The main thrust of the Precautionary Principle is that we should not do things with uncertain outcomes just in case it goes wrong. This ‘analysis’ is based on the worst case possible imagined outcome, and the burden of proof for complete safety lies with the do-er. It includes attempts to make “look before you leap” a legal requirement, where the look has to be thorough and complete with no counter evaluation of what the consequences are of not leaping.
Essentially, we set up a question where we’re not sure about the outcome (and we’re rarely sure about the outcome of most things) such as “Should we release dihydrogen monoxide?” and build a little table like this:
|It does nothing||It’ll destroy the planet|
|Stop releasing it||Nothing happens||We’re saved|
|Release it||Fine||We all die|
Then we add up the consequences of releasing it or not. And every time obviously the ‘doing it’ is dangerous (we might all die) and the ‘stopping it’ is safer. Right now. Just in case. And so we get The Most Terrifying Video Ever and the like.
Which might sound fairly reasonable, as long as you don’t try thinking any further. It’s based around avoiding bad consequences and so, surely, makes the world a better place.
It’s a very ‘powerful’ idea amongst environmentalists (such as SEHN, JNCC and of course Greenpeace) because it requires taking action now, immediately (“we cannot wait until the evidence is in…”), to stop any unwanted activity, which gives crusaders a cause. It’s about imagining the worst, which is thrilling. It’s about applying fantasy rather than evidence, about emotion rather than evaluation.
Mostly, it’s about stopping people from doing things which might be bad; it makes you righteous and valuable. It’s an excuse to interfere from a hastily built moral high ground without any of the support that science would normally bring. And if no one looks too closely at the thin air it’s built on, the moral high ground is a good place to put your artillery:
Risk Analysis? No thankyou, it’s too hard.
But it’s just an oversimplified risk register, with the question carefully phrased and the outcomes carefully selected to get the required outcome, and it’s very very broken.
It’s far too simplistic. Not doing things is rarely free; not using pesticides makes food more expensive. Banning genetically modified crops denies farmers – including poor subsistance farmers – more productive yields. Not burning coal makes energy more expensive for all, with quite unpleasant knock-on effects through any economy. Locking up people because they might harm others is, I hope, fairly obviously bad. And demanding total safety – where there are no possible unpleasant effects – is impractical.
There are dangerous consequences to many of the things we do, and we have to deal with that. We have tools to analyse them – environmental impact assessments being a broad term for some of them. But these are complicated and tiresome, and the Precautionary Principle is very attractive to those who need a cause to fight without the hassle of working through detail or complexity.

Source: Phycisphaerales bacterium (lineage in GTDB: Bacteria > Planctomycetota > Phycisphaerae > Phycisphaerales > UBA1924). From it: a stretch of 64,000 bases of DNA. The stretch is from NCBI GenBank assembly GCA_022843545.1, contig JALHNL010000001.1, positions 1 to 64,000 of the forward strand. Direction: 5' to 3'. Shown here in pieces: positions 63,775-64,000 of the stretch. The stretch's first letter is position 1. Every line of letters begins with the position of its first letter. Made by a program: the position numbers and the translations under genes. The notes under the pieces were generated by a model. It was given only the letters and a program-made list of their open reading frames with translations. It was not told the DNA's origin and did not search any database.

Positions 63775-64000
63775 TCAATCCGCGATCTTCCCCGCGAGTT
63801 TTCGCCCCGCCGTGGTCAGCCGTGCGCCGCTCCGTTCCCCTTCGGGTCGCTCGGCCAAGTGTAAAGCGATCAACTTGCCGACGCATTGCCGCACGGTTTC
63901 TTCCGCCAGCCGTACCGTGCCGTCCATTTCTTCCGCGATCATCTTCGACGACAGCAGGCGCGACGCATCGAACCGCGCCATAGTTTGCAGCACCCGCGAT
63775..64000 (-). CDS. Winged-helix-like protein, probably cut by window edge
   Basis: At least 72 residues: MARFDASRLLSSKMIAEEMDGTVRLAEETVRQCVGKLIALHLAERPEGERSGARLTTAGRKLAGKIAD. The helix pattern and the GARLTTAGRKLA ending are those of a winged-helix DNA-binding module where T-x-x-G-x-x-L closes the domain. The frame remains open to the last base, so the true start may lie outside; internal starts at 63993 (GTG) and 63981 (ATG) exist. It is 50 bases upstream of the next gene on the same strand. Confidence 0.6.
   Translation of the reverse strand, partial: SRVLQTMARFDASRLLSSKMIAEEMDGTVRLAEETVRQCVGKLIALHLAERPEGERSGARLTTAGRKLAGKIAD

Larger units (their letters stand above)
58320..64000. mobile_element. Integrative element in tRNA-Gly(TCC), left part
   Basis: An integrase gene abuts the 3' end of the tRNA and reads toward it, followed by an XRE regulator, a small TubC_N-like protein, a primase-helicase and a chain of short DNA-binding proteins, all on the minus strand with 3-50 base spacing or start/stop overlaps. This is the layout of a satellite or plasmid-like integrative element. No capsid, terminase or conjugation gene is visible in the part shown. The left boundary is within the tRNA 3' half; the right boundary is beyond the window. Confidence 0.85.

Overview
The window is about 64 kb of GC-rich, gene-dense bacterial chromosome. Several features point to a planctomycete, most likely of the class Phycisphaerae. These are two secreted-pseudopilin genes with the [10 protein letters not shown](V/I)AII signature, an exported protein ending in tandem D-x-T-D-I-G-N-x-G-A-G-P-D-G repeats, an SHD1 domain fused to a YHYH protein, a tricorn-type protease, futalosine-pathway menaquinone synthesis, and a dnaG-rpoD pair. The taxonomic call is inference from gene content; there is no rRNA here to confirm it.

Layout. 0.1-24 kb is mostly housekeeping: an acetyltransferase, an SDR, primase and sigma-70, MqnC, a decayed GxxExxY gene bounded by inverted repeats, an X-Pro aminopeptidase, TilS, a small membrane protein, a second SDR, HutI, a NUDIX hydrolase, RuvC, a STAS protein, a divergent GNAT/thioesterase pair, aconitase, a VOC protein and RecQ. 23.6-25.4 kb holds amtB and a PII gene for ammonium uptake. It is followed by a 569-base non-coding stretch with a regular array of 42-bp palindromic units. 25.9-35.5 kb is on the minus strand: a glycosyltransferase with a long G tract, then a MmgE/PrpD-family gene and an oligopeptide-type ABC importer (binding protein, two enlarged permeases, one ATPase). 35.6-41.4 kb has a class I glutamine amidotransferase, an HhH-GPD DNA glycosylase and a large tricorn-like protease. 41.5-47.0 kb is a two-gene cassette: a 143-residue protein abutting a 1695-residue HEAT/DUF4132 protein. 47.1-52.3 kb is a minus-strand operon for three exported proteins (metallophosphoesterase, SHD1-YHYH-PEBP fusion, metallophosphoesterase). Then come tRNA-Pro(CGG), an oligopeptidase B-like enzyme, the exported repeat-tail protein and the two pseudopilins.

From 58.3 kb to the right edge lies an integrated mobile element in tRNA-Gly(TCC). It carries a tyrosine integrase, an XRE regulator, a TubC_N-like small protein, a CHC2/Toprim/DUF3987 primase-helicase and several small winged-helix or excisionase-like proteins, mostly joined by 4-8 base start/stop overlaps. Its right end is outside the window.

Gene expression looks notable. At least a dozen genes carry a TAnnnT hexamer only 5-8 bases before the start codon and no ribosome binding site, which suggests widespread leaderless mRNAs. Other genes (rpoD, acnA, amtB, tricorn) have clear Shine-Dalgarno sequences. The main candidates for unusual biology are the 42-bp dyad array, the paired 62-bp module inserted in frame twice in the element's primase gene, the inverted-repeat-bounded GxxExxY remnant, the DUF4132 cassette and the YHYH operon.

It’s Broken. Obviously so.
Consider phrasing the question the opposite way around. Remember we’re not sure what the outcome is; so what if not releasing dihydrogen monoxide into the atmosphere has a bad effect? After all, it may be preventing something else:
|It does nothing||It’s preventing disaster|
|Stopping||Nothing happens||We all die|
|Release it||Fine||We’re saved|
The burden of proof also lies with those who would stop an activity, if doing so has bad consequences.
“We cannot wait for all the evidence”; indeed, all the evidence is rarely available. But we may need to gather sufficient evidence before we make things worse.
Try applying it to whether you should get out of bed tomorrow morning: you shouldn’t, because all manner of bad things might happen if you do. It’s not clear what the risks are. But then apply it to whether you should stay in bed all day tomorrow: you shouldn’t, because all manner of bad things might happen if you do. It’s not clear what those risks are.
In fact, it’s so broken that if you apply it to itself it can, if phrased correctly, tell you not to:
|PP is useless||PP will give you the wrong answer|
|Use the PP||Nothing||Wrong answer!|
|Don’t use it||Fine, time saved||Nothing|
The burden of proof that using the Precautionary Principle is safe, or even useful, has yet to be established, so you shouldn’t. Which is impressive irony.
It’s broken for every do/don’t decision for wifi, MMR jabs, mobile phone masts. It’s broken for everyday activities like getting out of bed or going to work or sitting in the pub or eating food or staying in bed. It’s broken for thought experiments like whether aliens in clouds. It’s broken for real but low risks like asteroid strikes. It’s broken for itself.
It only ‘works’ if you apply it to something you already believe is true. And it’s only ‘useful’ when you don’t have any real evidence, or you wouldn’t be able to phrase it that simply.
Risks are part of our everyday lives; we need to understand them, how to mitigate them, how to plan for them. Applying the Precautionary Principle to eliminate them entirely means you have to spend the rest of your life in bed. Or not.